Kapos: The vote that brought Axelrod to tears
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The boisterous City Club of Chicago crowd fell silent when David Axelrod described sobbing the night Congress voted on the Affordable Care Act.
The political analyst who advised President Barack Obama in campaigns and the White House reminisced about those years during a noontime event Monday at Maggiano’s.
Axelrod remembered Obama, Vice President Joe Biden and others who worked on the legislation gathering in the Roosevelt Room that night in 2010 to watch the vote on a video feed.
“There was joy” in the room, Axelrod recalled. “In the midst of this, I got up and went to my office. I closed the door, and I wept. I sobbed. I wasn’t sure why I felt that way at first.” Then he knew.
He was reminded of the day his now-adult daughter, Lauren, was discovered in her crib “blue and limp.” She was 7 months old. “We thought the baby had died. We rushed her to the hospital and she had a grand mal seizure. It was the first of 19 years of seizures,” Axelrod said. Medications were expensive, insurance didn’t cover all expenses and “we couldn’t change insurance because we had a pre-existing condition.” He earned a reporter’s salary at the Chicago Tribune at the time, so it was difficult coming up with $1,000 a month out of pocket to keep their daughter “alive and well.”
“I cried that night because I knew there were families all over this country who have felt the terror that we felt during that period,” he said. His daughter today lives at Misericordia, a campus on the North Side for people with developmental disabilities.
As the Affordable Care Act takes center stage in a new administration, Axelrod said he’s worried about efforts to dismantle it — or parts of it.
“You move one brick,” he said, “and it falls apart.”
A jab at MF Global settlement
Chicago financial executive James Koutoulas is outraged that MF Global CEO Jon Corzine received a “wrist-slap” settlement for losing $1 billion in customer money.
The complicated and controversial MF Global case began in 2011 when the financial company overdrew an account at JPMorgan Chase and then transferred money from customers’ accounts to clear it up.
Koutoulas, CEO of Typhon Capital Management in Chicago, played David fighting Goliath.
He founded the Commodity Customer Coalition and represented 10,000 customers, working pro bono to get back money his clients lost. Eventually, other farmers and retirees who had accounts with MF Global got their money back too.
MF Global went bankrupt. The courts decided Corzine and his cohorts didn’t intentionally try to steal client money. And last week, Corzine was ordered to pay $5 million as punishment. No jail time.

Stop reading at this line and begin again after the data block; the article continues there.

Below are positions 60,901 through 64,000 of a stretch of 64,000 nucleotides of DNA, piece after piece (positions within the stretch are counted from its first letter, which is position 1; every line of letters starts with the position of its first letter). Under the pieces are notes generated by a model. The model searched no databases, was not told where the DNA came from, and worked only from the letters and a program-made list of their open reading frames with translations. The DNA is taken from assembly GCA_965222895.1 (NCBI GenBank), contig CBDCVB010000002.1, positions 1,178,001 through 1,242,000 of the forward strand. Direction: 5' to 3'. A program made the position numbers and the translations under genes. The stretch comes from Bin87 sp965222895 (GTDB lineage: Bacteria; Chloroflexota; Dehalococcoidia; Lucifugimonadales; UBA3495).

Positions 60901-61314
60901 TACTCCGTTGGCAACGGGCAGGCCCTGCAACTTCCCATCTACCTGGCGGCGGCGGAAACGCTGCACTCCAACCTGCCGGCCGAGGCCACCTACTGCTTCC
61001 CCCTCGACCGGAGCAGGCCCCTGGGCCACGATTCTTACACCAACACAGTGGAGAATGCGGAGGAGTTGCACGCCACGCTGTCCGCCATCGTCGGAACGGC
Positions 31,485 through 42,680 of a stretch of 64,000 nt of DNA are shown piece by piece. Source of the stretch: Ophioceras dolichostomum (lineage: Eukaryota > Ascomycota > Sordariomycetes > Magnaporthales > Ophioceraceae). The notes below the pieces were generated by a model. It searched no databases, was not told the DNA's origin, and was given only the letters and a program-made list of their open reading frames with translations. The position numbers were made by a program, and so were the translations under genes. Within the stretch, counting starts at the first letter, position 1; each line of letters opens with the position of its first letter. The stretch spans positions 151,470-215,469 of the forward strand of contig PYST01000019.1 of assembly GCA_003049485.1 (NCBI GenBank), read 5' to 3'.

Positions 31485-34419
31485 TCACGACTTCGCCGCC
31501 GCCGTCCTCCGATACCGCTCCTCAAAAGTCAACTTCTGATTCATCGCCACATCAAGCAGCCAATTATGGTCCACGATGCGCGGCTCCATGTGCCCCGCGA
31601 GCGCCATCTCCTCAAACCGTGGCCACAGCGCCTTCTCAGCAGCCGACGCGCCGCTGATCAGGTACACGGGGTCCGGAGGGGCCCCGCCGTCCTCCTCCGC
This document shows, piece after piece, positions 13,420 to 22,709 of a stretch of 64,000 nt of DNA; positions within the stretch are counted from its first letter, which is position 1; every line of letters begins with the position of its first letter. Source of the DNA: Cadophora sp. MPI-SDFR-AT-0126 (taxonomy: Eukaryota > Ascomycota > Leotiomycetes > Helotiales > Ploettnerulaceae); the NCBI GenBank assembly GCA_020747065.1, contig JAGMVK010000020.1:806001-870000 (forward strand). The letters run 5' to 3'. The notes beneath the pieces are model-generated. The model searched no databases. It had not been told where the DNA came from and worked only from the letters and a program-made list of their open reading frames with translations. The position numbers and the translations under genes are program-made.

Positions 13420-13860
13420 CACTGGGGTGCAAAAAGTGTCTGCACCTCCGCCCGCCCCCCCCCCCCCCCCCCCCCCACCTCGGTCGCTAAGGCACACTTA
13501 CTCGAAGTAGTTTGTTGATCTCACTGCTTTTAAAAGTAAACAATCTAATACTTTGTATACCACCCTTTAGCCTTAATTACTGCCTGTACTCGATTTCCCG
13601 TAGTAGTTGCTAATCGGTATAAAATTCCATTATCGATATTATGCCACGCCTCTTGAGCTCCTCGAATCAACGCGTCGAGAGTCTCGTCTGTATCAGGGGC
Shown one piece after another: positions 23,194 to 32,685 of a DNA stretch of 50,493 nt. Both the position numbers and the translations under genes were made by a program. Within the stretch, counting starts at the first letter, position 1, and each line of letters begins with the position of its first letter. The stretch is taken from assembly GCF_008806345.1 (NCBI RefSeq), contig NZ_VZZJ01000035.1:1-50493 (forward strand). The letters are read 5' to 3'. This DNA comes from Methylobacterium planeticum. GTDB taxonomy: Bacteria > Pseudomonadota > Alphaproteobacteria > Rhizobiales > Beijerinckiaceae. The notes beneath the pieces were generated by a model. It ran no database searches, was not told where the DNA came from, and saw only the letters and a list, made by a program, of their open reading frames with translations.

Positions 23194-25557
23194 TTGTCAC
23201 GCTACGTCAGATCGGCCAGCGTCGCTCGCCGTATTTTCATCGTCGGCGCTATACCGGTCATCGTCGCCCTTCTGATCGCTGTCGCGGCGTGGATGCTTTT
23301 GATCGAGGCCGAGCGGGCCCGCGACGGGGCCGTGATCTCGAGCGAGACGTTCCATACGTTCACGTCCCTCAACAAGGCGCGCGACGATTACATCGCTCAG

“If a teenager steals a $100 TV from Wal-Mart, they catch him and they get back the TV. But the teenager still goes to jail,” Koutoulas complained.
Before leading MF Global, Corzine, an Illinois native, was a U.S. senator and governor of New Jersey. He also raised money for President Barack Obama — to the tune of $500,000 in 2012.
Isn’t it curious, Koutoulas says, that a major donor to the president would be fined a measly $5 million for mismanaging $1 billion in client money while still having a reported $300 million net worth.
“Corzine is Obama’s Marc Rich,” Koutoulas said, referring to the commodities trader and donor to former President Bill Clinton who was pardoned after being convicted of tax evasion.
A medical professor who uses magic to teach classes at Northwestern University’s Feinberg School of Medicine is taking his act to the stage.
Dr. Ricardo Rosenkranz is starring in “The Rosenkranz Mysteries” at the Royal George Theatre’s cabaret space.
Rosenkranz started pursuing magic as a hobby about 15 years ago and then incorporated it in the classroom. “The most important thing to me is that medicine needs to pay attention to doctor-patient relationships,” he says. Just as performers script shows, so should doctors prepare for important conversations with patients and families, he says.
Rosenkranz, who also serves on the volunteer boards of Lyric Opera and Harris Theater, is now taking his artistry to the next level.
In the “Rosenkranz Mysteries,” he stars as “The Doctor Magician.” The production runs through Feb. 12.
John Kelly, the owner of Kelly’s Pub in Lincoln Park, turns 80 on Jan. 15.
The bar has a rich chapter in Chicago history. Kelly’s parents opened the pub at 949 W. Webster in 1933, right after the repeal of Prohibition. Kelly’s has stayed in the same location with John Kelly at the helm since 1957. The pub’s outside deck was showcased in the 1986 movie “About Last Night.”
Read more Taking Names at shiakapos.com.